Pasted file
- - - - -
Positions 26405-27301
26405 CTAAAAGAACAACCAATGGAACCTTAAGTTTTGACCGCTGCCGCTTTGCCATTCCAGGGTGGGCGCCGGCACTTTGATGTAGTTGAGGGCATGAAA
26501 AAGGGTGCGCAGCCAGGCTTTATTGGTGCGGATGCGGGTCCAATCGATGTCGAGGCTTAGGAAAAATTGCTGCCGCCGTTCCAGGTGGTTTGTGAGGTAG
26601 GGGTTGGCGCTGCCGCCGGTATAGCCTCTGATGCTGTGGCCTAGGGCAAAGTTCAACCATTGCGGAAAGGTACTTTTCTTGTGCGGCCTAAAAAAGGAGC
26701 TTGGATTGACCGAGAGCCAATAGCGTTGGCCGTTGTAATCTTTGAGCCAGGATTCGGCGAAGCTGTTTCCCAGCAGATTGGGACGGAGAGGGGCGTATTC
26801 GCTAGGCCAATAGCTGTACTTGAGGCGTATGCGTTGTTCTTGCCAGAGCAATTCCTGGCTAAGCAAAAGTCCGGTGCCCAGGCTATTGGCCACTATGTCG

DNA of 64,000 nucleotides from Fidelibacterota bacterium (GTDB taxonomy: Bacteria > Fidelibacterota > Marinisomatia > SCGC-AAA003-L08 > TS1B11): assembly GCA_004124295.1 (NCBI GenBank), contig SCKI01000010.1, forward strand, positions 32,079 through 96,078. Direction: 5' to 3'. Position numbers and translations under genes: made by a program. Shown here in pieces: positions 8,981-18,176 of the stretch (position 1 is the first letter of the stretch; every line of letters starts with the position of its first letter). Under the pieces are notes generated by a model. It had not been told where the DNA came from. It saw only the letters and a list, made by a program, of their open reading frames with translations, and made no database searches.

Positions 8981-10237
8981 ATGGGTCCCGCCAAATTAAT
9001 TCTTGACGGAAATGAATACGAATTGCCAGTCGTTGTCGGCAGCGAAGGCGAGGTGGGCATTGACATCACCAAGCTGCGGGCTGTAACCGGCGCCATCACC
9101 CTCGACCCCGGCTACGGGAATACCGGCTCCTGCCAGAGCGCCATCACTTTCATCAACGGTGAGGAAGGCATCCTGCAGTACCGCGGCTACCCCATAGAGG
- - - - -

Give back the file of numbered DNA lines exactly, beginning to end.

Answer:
Positions 26405-27301
26405 CTAAAAGAACAACCAATGGAACCTTAAGTTTTGACCGCTGCCGCTTTGCCATTCCAGGGTGGGCGCCGGCACTTTGATGTAGTTGAGGGCATGAAA
26501 AAGGGTGCGCAGCCAGGCTTTATTGGTGCGGATGCGGGTCCAATCGATGTCGAGGCTTAGGAAAAATTGCTGCCGCCGTTCCAGGTGGTTTGTGAGGTAG
26601 GGGTTGGCGCTGCCGCCGGTATAGCCTCTGATGCTGTGGCCTAGGGCAAAGTTCAACCATTGCGGAAAGGTACTTTTCTTGTGCGGCCTAAAAAAGGAGC
26701 TTGGATTGACCGAGAGCCAATAGCGTTGGCCGTTGTAATCTTTGAGCCAGGATTCGGCGAAGCTGTTTCCCAGCAGATTGGGACGGAGAGGGGCGTATTC
26801 GCTAGGCCAATAGCTGTACTTGAGGCGTATGCGTTGTTCTTGCCAGAGCAATTCCTGGCTAAGCAAAAGTCCGGTGCCCAGGCTATTGGCCACTATGTCG

DNA of 64,000 nucleotides from Fidelibacterota bacterium (GTDB taxonomy: Bacteria > Fidelibacterota > Marinisomatia > SCGC-AAA003-L08 > TS1B11): assembly GCA_004124295.1 (NCBI GenBank), contig SCKI01000010.1, forward strand, positions 32,079 through 96,078. Direction: 5' to 3'. Position numbers and translations under genes: made by a program. Shown here in pieces: positions 8,981-18,176 of the stretch (position 1 is the first letter of the stretch; every line of letters starts with the position of its first letter). Under the pieces are notes generated by a model. It had not been told where the DNA came from. It saw only the letters and a list, made by a program, of their open reading frames with translations, and made no database searches.

Positions 8981-10237
8981 ATGGGTCCCGCCAAATTAAT
9001 TCTTGACGGAAATGAATACGAATTGCCAGTCGTTGTCGGCAGCGAAGGCGAGGTGGGCATTGACATCACCAAGCTGCGGGCTGTAACCGGCGCCATCACC
9101 CTCGACCCCGGCTACGGGAATACCGGCTCCTGCCAGAGCGCCATCACTTTCATCAACGGTGAGGAAGGCATCCTGCAGTACCGCGGCTACCCCATAGAGG